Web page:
Burkholderia glumae ToxA Is a Dual-Specificity Methyltransferase That Catalyzes the Last Two Steps of Toxoflavin Biosynthesis.Fenwick, M.K., Philmus, B., Begley, T.P., Ealick, S.E.
(2016) Biochemistry 55: 2748-2759
- PubMed: 27070241
- DOI: 10.1021/acs.biochem.6b00167
- Primary Citation of Related Structures:
5JDZ, 5JDY, 5JE1, 5JE0, 5JE3, 5JE2, 5JE5, 5JE4, 5JE6
- PubMed Abstract:
Toxoflavin is a major virulence factor of the rice pathogen Burkholderia glumae. The tox operon of B. glumae contains five putative toxoflavin biosynthetic genes toxABCDE. ToxA is a predicted S-adenosylmethionine-dependent methyltransferase, and toxA knockouts of B ...
Toxoflavin is a major virulence factor of the rice pathogen Burkholderia glumae. The tox operon of B. glumae contains five putative toxoflavin biosynthetic genes toxABCDE. ToxA is a predicted S-adenosylmethionine-dependent methyltransferase, and toxA knockouts of B. glumae are less virulent in plant infection models. In this study, we show that ToxA performs two consecutive methylations to convert the putative azapteridine intermediate, 1,6-didemethyltoxoflavin, to toxoflavin. In addition, we report a series of crystal structures of ToxA complexes that reveals the molecular basis of the dual methyltransferase activity. The results suggest sequential methylations with initial methylation at N6 of 1,6-didemethyltoxoflavin followed by methylation at N1. The two azapteridine orientations that position N6 or N1 for methylation are coplanar with a 140° rotation between them. The structure of ToxA contains a class I methyltransferase fold having an N-terminal extension that either closes over the active site or is largely disordered. The ordered conformation places Tyr7 at a position of a structurally conserved tyrosine site of unknown function in various methyltransferases. Crystal structures of ToxA-Y7F consistently show a closed active site, whereas structures of ToxA-Y7A consistently show an open active site, suggesting that the hydroxyl group of Tyr7 plays a role in opening and closing the active site during the multistep reaction.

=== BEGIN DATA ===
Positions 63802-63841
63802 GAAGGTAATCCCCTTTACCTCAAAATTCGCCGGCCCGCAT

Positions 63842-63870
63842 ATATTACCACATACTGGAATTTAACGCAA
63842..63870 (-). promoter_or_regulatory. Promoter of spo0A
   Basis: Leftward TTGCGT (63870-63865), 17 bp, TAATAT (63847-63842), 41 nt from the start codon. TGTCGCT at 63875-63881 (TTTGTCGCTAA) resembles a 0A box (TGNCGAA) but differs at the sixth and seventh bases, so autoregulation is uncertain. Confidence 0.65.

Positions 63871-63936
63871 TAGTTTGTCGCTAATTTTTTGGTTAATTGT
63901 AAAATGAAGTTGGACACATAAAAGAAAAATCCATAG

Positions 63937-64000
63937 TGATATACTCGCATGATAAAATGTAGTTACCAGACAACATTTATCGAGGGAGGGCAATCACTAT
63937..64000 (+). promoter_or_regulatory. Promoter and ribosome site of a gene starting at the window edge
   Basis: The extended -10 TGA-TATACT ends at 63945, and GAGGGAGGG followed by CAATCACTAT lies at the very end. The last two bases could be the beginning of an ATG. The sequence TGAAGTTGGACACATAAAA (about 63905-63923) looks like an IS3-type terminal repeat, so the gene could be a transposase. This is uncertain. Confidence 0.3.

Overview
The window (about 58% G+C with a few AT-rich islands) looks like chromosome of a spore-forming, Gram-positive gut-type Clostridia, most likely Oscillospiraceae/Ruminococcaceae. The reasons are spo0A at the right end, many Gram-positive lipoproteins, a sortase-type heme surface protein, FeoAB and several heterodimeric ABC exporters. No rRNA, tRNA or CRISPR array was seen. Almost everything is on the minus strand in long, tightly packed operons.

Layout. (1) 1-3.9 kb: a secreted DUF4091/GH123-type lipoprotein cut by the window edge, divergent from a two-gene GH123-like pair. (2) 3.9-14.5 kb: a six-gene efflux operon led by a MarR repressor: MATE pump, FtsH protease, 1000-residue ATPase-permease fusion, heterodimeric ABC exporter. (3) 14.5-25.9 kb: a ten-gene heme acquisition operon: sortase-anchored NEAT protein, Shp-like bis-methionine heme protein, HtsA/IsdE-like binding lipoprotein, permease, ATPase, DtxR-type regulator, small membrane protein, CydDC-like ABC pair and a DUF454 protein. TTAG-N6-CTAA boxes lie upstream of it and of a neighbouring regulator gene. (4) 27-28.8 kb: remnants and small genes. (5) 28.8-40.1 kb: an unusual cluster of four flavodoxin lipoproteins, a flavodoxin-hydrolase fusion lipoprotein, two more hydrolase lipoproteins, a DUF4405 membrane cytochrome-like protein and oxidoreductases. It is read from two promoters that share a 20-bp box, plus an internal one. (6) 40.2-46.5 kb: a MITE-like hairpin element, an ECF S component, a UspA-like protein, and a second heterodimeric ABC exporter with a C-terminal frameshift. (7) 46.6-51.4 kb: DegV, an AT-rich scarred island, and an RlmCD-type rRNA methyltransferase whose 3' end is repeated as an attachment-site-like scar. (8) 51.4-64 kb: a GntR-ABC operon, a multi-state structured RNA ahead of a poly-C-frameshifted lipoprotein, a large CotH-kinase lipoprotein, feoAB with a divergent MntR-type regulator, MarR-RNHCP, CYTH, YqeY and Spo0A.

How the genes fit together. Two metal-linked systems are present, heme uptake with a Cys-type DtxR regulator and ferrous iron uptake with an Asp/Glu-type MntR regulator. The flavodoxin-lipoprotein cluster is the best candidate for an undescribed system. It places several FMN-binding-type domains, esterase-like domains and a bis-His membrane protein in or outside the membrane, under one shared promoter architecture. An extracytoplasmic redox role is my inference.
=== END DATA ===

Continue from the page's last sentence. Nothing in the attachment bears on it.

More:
Department of Chemistry and Chemical Biology, Cornell University , Ithaca, New York 14853, United States.